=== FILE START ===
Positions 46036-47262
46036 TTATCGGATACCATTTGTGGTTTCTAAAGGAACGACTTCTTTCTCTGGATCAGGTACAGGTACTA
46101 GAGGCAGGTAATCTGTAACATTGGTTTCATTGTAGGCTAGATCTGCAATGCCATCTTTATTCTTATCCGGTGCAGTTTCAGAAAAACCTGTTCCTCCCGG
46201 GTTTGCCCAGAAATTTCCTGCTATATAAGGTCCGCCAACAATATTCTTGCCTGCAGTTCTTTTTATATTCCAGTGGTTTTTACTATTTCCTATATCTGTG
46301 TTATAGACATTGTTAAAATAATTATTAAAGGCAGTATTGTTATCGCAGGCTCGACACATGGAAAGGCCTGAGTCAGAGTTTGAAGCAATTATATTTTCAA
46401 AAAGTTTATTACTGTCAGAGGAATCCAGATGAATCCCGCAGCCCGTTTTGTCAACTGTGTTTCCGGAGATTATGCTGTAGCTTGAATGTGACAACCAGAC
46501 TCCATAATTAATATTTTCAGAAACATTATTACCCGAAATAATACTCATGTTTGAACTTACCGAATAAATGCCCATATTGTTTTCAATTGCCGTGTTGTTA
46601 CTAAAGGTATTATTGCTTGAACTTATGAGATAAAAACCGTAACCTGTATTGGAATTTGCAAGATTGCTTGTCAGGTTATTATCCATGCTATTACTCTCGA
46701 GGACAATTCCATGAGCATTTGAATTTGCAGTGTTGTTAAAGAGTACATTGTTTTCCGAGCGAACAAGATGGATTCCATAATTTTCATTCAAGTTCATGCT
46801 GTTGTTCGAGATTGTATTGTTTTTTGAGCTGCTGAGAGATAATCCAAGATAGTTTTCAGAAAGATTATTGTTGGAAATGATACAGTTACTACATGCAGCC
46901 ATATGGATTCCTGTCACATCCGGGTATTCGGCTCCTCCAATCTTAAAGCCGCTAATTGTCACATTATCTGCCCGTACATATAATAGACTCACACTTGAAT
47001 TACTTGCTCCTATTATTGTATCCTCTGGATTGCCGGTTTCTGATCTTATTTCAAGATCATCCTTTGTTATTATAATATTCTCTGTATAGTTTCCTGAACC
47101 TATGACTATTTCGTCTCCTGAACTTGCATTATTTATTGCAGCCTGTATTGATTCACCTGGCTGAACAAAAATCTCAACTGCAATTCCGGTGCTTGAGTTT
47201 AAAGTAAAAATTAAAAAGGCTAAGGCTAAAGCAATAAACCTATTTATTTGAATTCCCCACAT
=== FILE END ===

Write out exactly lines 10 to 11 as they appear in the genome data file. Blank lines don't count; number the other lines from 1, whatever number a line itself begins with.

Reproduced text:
46801 GTTGTTCGAGATTGTATTGTTTTTTGAGCTGCTGAGAGATAATCCAAGATAGTTTTCAGAAAGATTATTGTTGGAAATGATACAGTTACTACATGCAGCC
46901 ATATGGATTCCTGTCACATCCGGGTATTCGGCTCCTCCAATCTTAAAGCCGCTAATTGTCACATTATCTGCCCGTACATATAATAGACTCACACTTGAAT